Credit cards are both a blessing and a curse. They're great if you have an emergency come up that you need to deal with immediately. However, they're also a curse, since you can accumulate oppressive levels of debt by not controlling your spending. When you use plastic, you don't have any limit on how much you spend. If you don't have much in the way of self-control, you can very quickly find yourself in a very difficult situation.|
Credit cards are just like getting an instant loan. Each time you use a credit card, in essence you borrow the exact amount that you're charging to your card, and you promise to start making payments on that debt as soon as the first statement arrives. Unfortunately, for some people, that's when the nightmare begins.
You don't pay the full amount on the statement, intending to pay it off in the next few months. However, you continue to buy things using your credit card and spend indiscriminately, and that balance continues to grow. Before long, the amount being charged in interest becomes almost as much as the amount you spent on "stuff".
However, getting a 0% APR credit card can actually help you reduce the amount of debt you're carrying. Originally a marketing gimmick, zero interest cards have become a regular feature offered by some credit card companies. Zero APR means that the credit card company isn't charging you any interest, with APR meaning Annual Percentage Rate.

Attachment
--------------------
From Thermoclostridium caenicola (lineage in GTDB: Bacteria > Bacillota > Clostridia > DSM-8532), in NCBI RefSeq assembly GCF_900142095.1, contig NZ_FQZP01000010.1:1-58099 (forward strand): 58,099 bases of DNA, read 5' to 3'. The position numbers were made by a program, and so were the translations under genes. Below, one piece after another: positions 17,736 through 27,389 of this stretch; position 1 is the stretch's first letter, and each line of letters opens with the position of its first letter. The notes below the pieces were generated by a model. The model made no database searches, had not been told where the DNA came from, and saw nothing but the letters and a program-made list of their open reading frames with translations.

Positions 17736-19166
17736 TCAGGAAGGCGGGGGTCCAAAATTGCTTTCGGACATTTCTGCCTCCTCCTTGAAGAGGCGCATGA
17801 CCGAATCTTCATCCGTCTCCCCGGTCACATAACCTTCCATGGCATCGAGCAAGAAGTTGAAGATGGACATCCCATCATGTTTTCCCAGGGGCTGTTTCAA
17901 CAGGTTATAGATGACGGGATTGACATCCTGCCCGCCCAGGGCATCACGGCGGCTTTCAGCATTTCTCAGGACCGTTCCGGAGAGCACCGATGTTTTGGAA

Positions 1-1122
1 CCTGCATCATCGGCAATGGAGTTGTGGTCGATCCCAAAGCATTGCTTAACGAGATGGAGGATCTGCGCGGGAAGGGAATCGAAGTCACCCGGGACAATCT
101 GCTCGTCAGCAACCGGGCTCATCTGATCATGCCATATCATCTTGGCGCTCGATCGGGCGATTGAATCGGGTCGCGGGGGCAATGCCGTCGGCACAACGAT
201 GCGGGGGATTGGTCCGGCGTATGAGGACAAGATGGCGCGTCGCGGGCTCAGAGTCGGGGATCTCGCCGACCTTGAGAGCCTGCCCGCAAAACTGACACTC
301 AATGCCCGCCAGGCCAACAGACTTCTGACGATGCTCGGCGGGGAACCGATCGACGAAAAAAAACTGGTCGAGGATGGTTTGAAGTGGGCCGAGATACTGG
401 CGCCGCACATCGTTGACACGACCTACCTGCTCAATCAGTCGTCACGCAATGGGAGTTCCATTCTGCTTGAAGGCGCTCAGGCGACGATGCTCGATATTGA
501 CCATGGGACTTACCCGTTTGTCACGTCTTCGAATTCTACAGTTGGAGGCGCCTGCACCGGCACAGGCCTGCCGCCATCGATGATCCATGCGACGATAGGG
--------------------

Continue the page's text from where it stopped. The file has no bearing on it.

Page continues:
Zero rate cards can be a blessing, but only if you use them properly. If you continue to spend freely, then it won't be of benefit to you. However, if you eliminate unnecessary spending, you can take advantage of the zero percent feature to cut your outstanding debt quickly.
If you currently have a $12,000 credit card debt, and you have an APR of 20%, then you're paying $200 each month ($2400 each year) in interest payments. That means, the first $200 you pay each month doesn't go towards reducing the debt, it merely pays that month's interest charge. Switching your existing credit card debt to a 0% APR card will mean that that $200 will going to reduce that existing debt.
Unfortunately, these cards only provide the zero rate for a short period of time. Called an introductory rate, the special low rate applies for as little as ninety days. When the special rate expires, the new rate will be higher, and may end up being much higher than you had been paying on your previous card.
You need to get a card with the longest zero rate that you can get. The longer you can avoid having to pay interest, the greater the reduction in your outstanding debt. Before the introductory period is over, make sure to start looking for another card offering a zero rate, so you don't end up getting hit with those higher interest costs.